Olympic and world long-jump champion Greg Rutherford says DNA analysis is helping him to "make better decisions" about his training programme.
A study by the University of Central Lancashire found that using DNA-matched training could enhance athletes' performance.
"For me it was a fascinating experiment," Rutherford told BBC Radio 5 live's Stephen Nolan programme.
"It helps guide you on the way where you may not know."
The DNA analysis presents users with a detailed report based on their body's response to particular types of training and nutrition.
Rutherford, who is also the reigning Commonwealth and European champion, has been incorporating the genetically guided information into his training for the 2016 since Olympics since February.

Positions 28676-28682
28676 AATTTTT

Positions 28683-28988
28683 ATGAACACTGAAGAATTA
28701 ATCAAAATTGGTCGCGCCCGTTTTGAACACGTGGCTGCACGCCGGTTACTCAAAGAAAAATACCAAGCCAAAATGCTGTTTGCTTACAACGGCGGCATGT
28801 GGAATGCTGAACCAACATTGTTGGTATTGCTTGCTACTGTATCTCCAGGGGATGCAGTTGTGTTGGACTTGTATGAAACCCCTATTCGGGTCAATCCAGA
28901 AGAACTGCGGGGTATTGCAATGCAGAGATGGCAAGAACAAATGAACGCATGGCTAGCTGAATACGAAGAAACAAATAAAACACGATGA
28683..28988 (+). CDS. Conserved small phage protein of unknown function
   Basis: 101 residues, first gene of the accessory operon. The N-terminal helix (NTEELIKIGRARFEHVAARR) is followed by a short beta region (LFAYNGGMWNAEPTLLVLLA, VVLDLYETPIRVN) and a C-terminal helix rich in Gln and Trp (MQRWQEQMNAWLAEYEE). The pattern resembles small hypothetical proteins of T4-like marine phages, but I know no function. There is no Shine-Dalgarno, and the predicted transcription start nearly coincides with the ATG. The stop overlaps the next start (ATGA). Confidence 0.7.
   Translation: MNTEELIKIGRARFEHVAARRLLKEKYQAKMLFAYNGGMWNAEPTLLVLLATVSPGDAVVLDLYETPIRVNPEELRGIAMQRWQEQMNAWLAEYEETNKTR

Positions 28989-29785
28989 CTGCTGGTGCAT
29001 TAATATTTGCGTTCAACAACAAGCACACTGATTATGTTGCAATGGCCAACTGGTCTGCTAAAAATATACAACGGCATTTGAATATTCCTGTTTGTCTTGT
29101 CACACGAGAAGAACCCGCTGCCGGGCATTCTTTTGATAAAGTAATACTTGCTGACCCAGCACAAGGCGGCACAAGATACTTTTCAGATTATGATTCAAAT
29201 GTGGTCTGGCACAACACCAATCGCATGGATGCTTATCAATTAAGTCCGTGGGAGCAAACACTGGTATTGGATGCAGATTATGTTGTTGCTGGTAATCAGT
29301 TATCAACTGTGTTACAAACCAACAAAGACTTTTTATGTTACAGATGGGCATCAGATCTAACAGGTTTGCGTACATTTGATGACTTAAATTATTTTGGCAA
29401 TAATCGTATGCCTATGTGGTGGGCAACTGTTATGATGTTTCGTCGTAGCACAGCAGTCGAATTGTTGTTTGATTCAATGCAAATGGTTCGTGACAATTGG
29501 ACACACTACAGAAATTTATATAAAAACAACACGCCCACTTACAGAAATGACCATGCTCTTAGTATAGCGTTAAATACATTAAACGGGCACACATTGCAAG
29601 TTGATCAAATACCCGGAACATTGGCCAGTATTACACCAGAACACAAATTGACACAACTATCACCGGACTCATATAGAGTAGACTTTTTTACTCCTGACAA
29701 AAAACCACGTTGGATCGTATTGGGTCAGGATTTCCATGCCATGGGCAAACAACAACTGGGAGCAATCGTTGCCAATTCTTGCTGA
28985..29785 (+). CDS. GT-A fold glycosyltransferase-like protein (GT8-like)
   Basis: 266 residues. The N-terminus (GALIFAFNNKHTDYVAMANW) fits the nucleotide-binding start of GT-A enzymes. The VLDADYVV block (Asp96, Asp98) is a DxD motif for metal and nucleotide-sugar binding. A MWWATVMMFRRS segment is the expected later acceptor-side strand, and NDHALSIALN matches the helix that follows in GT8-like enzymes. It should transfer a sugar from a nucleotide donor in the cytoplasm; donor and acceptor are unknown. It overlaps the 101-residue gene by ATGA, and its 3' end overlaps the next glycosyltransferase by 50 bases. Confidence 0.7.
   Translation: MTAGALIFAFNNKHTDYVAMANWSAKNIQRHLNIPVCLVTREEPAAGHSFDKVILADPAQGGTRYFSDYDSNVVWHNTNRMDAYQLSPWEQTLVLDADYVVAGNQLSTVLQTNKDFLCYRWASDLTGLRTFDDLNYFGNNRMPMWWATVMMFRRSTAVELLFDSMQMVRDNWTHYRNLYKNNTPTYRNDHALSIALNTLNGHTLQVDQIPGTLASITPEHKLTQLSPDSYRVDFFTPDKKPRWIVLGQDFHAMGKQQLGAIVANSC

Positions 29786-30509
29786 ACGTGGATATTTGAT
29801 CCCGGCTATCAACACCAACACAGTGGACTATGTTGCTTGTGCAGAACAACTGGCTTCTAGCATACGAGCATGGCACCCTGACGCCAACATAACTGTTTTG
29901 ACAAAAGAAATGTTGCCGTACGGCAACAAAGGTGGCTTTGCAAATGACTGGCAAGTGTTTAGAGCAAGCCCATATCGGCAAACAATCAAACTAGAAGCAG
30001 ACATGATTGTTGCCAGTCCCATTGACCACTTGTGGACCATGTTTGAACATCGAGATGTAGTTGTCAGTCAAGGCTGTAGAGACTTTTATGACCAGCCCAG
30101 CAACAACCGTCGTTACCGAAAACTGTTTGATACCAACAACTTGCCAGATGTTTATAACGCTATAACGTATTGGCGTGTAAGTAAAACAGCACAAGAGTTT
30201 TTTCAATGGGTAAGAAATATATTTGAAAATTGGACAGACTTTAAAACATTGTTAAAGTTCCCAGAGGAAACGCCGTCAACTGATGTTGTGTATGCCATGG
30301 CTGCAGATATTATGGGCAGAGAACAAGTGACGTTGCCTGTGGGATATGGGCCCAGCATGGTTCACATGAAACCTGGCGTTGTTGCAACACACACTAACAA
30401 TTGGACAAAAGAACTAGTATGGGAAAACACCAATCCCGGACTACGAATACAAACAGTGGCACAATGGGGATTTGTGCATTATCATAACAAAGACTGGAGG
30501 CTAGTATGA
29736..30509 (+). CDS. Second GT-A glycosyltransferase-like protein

"I do a lot of things like running hills and larger amounts of reps in the gym," he explained. "The DNA showed I have a level of endurance in me which I never really realised, which makes sense.
"It helps you make clear, informed decisions based on what your DNA make-up is showing you, and it shows that following what your make-up is saying is a good path to go down."